Report ignored by state could grant Darfur refugees legal status in Israel
A legal opinion issued two years ago stating that any former Darfur resident from a non-Arab tribe is automatically entitled to political asylum in Israel has allegedly been concealed from the courts by the Population and Immigration Authority. Now that the recommendation has been revealed, it can be used by thousands of Darfur refugees to try to gain legal recognition.
The opinion clearly has far-reaching consequences for asylum seekers. But although it was written two years ago, throughout this entire period the PIBA has been implementing the government’s orders and doing everything in its power to make Darfur refugees leave Israel. Moreover, in these past two years, PIBA officials have been telling the courts that “a policy has yet to be determined” regarding the Darfur residents.
The legal opinion, which was exposed by Yedioth Ahronoth, Ynet's sister publication, for the very first time on Monday, raises suspicions that PIBA officials may have concealed critical information from the courts. The opinion on this matter is comprehensive, including information and examples of similar asylum seekers’ appeals from around the world. The RSD employees who penned the opinion are tasked with providing recommendations to PIBA officials and to the government ministers who are supposed to make the final decision on this matter.
Officially, PIBA sources argue that this is an internal document, rolling their eyes and explaining that these are only recommendations. Mainly, they cling to the fact that the interior portfolio passed through the hands of five different ministers since the opinion was written: Gideon Sa’ar, Gilad Erdan, Silvan Shalom, Benjamin Netanyahu and Aryeh Deri.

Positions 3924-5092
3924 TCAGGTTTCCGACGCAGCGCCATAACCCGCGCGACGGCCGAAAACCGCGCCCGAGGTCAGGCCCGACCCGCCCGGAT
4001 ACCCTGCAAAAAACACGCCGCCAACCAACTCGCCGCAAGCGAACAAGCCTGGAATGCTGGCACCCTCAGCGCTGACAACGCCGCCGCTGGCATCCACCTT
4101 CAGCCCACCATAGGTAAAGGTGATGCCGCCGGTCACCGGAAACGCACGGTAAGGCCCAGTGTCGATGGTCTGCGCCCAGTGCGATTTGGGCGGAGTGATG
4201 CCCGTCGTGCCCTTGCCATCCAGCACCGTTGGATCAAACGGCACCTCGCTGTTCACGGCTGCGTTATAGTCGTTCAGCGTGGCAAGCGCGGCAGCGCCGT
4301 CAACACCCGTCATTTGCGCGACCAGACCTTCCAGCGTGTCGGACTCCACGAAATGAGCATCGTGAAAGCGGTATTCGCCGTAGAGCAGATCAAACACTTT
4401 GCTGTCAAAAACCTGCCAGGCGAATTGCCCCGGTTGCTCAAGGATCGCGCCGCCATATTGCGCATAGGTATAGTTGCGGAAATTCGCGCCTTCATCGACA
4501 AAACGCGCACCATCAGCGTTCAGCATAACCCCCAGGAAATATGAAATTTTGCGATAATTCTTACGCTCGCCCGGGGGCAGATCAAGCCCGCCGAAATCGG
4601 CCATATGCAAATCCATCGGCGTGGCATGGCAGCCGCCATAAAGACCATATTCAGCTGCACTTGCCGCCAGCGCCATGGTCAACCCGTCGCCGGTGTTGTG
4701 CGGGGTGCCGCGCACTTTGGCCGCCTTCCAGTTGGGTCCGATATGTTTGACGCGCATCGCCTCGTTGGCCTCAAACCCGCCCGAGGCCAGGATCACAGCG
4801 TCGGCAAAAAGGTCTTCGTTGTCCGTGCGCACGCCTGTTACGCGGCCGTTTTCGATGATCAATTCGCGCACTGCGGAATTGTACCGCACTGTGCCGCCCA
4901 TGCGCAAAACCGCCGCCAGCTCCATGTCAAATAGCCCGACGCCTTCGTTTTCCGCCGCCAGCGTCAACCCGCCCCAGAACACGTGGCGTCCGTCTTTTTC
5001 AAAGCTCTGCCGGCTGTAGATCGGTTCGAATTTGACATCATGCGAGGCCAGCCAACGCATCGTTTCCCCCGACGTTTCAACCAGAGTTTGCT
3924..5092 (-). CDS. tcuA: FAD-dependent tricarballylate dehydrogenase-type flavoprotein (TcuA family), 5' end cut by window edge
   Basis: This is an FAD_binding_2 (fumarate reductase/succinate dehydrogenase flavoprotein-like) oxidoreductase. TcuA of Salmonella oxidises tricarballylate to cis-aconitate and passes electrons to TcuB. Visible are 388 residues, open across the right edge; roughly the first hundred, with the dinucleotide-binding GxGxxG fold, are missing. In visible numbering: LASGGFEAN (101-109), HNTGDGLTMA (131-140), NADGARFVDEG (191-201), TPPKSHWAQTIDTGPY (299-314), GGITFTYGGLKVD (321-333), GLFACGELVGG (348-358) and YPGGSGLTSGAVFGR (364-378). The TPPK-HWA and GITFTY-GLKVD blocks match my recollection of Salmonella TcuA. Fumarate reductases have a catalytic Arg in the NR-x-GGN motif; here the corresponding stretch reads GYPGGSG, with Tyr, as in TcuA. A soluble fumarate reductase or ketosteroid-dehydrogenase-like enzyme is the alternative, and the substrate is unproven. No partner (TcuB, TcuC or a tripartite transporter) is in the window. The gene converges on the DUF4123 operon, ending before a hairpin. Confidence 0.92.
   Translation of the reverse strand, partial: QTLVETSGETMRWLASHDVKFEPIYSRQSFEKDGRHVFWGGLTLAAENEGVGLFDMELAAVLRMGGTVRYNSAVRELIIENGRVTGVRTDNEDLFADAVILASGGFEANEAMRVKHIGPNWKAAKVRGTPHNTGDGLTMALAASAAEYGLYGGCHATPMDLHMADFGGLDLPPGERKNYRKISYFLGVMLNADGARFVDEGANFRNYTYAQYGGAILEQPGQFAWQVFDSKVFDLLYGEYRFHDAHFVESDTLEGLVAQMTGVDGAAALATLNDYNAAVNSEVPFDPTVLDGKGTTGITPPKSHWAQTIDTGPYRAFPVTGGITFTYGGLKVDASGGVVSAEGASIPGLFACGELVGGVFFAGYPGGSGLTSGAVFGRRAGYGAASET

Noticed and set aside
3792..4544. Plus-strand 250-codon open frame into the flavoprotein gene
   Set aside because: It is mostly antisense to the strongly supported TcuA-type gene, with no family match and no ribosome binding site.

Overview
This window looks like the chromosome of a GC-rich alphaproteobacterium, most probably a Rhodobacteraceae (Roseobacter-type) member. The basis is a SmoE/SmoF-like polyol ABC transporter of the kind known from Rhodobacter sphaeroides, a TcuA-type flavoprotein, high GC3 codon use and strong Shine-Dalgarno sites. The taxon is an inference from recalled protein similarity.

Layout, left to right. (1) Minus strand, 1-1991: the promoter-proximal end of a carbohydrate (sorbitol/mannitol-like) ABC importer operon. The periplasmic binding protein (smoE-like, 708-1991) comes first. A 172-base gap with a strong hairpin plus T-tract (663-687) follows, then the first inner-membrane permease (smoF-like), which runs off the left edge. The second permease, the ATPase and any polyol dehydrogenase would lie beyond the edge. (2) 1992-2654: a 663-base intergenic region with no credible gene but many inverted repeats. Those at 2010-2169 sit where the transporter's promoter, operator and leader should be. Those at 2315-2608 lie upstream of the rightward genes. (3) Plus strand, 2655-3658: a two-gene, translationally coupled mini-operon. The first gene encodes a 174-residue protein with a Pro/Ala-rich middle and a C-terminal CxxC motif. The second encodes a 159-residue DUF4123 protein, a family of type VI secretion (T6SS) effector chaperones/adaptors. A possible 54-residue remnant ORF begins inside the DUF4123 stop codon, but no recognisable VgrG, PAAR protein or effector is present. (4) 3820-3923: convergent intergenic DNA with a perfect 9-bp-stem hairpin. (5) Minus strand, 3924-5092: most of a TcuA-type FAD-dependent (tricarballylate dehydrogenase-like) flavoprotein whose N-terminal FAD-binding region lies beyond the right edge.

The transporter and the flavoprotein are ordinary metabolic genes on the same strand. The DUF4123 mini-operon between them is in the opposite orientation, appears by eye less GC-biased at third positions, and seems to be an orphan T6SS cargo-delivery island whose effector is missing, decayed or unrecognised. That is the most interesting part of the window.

Behind the scenes, however, a senior source says that the PIBA director-general personally approved the report and that the delay is being caused by the higher ranks. This means that the courts would find it difficult to ignore the legal opinion if it were to be submitted together with Darfur refugees’ asylum requests. Alternatively, it’s quite possible that in the coming days the government will have no choice but to accept the opinion and allow the thousands of Darfur residents who have yet to be deported to officially stay here as refugees.
One in 18,904 requests approved
Although all decision makers in the PIBA are well aware of the legal opinion and although it has even been handed over to the advisory committee, which includes officials from the Justice and Foreign Ministries, the PIBA repeatedly declares in its responses to the court—including in two cases from the past few weeks—that a policy on the Darfur asylum seekers “has yet to be determined.”
According to figures that the PIBA provided to Amnesty International Israel under the Freedom of Information Law, as of November 9, 2016, there were 18,904 asylum requests awaiting a decision. Deputy Attorney General Dina Zilber admitted last March that Israel was neglecting the asylum requests.
How many of those requests have been accepted? Well, only one of the Sudanese’s requests was handed over to the advisory committee: the one filed by Mutasim Ali, who was recognized as a refugee after a long legal battle. All the while, 1,825 Sudanese have already been interviewed, and a further 400 are still waiting for the interview stage.